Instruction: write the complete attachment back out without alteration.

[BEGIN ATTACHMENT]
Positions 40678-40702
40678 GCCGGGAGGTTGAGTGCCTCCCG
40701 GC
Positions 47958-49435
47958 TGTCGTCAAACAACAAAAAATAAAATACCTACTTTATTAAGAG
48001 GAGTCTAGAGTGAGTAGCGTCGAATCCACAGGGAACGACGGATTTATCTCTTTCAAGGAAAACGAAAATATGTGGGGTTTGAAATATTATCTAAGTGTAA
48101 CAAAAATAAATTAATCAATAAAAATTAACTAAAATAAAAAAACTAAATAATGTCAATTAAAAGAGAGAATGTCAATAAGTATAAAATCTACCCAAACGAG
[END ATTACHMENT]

Positions 40678-40702
40678 GCCGGGAGGTTGAGTGCCTCCCG
40701 GC
Positions 47958-49435
47958 TGTCGTCAAACAACAAAAAATAAAATACCTACTTTATTAAGAG
48001 GAGTCTAGAGTGAGTAGCGTCGAATCCACAGGGAACGACGGATTTATCTCTTTCAAGGAAAACGAAAATATGTGGGGTTTGAAATATTATCTAAGTGTAA
48101 CAAAAATAAATTAATCAATAAAAATTAACTAAAATAAAAAAACTAAATAATGTCAATTAAAAGAGAGAATGTCAATAAGTATAAAATCTACCCAAACGAG